Asbestos manufacturing was not a flourishing industry until the late 1800s, when the start of the Industrial Revolution helped sustain strong and steady growth of the industry. That’s when the practical and commercial uses of asbestos, with its myriad applications, became widespread. As the mining and manufacturing of asbestos exploded, so did its dangerous health effects on those who mined and refined the mineral, as well as those who worked with it.
Asbestos’ resistance to chemicals, heat, water and electricity made it an excellent insulator for the steam engines, turbines, boilers, ovens and electrical generators that powered the Industrial Revolution. The malleable properties of asbestos made it an important building, binding and strengthening commodity.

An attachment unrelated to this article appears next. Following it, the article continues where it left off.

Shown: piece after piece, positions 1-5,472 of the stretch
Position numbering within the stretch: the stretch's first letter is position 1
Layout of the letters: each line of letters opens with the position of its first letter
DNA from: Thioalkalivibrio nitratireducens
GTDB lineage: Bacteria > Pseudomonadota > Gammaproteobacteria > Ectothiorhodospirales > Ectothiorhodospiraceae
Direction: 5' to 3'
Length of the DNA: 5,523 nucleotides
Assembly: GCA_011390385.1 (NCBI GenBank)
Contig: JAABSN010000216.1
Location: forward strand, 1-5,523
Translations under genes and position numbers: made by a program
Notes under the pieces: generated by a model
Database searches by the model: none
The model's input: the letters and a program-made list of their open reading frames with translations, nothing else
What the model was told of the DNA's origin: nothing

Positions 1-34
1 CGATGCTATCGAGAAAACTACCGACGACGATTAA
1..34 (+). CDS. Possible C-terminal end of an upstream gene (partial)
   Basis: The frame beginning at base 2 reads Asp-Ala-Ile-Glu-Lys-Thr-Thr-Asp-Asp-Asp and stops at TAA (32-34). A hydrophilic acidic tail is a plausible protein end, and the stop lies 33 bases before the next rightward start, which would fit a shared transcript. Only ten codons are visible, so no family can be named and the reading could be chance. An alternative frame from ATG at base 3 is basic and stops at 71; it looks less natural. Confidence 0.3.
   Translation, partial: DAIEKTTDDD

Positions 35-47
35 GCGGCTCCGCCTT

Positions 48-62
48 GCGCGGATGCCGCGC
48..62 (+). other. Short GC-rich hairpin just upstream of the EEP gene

While the remarkable physical properties of asbestos were known even to the ancient and medieval worlds, it was the coming of the Industrial Revolution, during the latter part of the 19th century, that elevated asbestos mining and manufacturing into a thriving and lucrative intercontinental enterprise.